State-run Coal India, the world's largest coal miner, posted a lower-than-expected quarterly net profit of 25.93 billion rupees ($517.3 million) as a price increase in February failed to boost profitability despite higher-than-expected sales.
Coal India, which produces nearly 80% of the coal in India, has been unable to meet growing power demand in Asia's third-largest economy from power and steel projects.
The company has said it may miss production targets this year because of delays in environmental clearances at some of its mines.
Coal accounts for more than half of India's power generation, and the country is likely to import 135 million tonnes of coal in the financial year that began April 1, spurred by demand that is forecast to grow 11% a year.
India holds about 10% of the world's coal reserves, but has struggled to provide enough fuel to its under-performing power sector because of policy challenges ranging from land acquisition to green clearances for mining and tariff subsidy programmes.
The Kolkata-based company said consolidated sales in July-September stood at 131.48 billion rupees.
A Reuters poll of brokerages had forecast a net profit of 28.5 billion rupees for the quarter on net sales of 130.9 billion.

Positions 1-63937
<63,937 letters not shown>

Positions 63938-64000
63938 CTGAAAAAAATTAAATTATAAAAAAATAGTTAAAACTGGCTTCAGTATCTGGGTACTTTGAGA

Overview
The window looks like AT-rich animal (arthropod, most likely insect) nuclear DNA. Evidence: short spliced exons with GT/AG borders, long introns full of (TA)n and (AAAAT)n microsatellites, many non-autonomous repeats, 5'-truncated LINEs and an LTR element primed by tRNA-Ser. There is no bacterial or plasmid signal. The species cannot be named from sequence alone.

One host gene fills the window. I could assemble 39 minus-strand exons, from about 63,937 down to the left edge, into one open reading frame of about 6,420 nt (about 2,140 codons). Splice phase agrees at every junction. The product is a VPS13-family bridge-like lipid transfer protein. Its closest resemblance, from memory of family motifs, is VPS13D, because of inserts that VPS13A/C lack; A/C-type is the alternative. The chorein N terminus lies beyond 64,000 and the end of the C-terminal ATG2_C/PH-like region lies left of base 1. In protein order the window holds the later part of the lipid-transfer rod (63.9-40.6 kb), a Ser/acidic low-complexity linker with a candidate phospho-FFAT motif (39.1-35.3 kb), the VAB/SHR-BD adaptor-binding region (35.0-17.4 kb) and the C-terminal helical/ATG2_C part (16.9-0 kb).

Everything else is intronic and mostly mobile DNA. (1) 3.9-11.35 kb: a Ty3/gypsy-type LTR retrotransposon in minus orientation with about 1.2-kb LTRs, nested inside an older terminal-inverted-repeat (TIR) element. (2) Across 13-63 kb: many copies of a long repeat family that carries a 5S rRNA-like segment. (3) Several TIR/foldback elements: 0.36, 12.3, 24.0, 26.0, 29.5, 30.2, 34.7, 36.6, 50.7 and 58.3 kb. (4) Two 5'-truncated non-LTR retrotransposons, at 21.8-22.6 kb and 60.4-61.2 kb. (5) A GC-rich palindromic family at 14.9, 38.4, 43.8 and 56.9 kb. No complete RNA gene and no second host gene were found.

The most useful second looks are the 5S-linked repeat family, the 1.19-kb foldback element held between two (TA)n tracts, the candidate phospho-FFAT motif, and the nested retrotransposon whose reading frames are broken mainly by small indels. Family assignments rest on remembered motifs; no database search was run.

The company, in which the Indian government sold a 10% stake for $3.4 billion in the country's largest IPO ever last November, did not provide comparable numbers for the corresponding quarter last year as it was unlisted then.
However, on a half-yearly basis, its consolidated profit rose to 67.37 billion rupees in April-September as compared with 40.2 billion rupees a year earlier, it said.
The company has raised coal prices by 30% since February for some of its customers.
Coal India prices coal about two-thirds lower than global prices, in part because of comparatively low quality coal. Despite the price increase, its coal prices remain 30 to 60% lower than international rates.
Global thermal coal prices have been trading at about $120 a tonne, more than 20% higher than prices a year ago when prices were below $100 per tonne.
Coal India, which this month received government approval for acquiring unlisted coal assets overseas, has been on the lookout for coal mines abroad, but has faced stiff competition from global rivals as well as private sector Indian companies.
The miner, which is negotiating wage increases with its five recognised unions, is expected to effect the next round of price increases once these are finalised.
It is likely to make provision for 25 billion rupees this fiscal year for a likely wage increase, a senior finance official had said earlier.
Shares in Coal India, the country's fourth-most valuable firm at about $41 billion, closed unchanged at 326.10 rupees on Friday, in a weak Mumbai market.
The stock, which closed at 326.10 rupees on Friday, has risen 3.6% in 2011, outperforming a nearly 16% decline in the main index.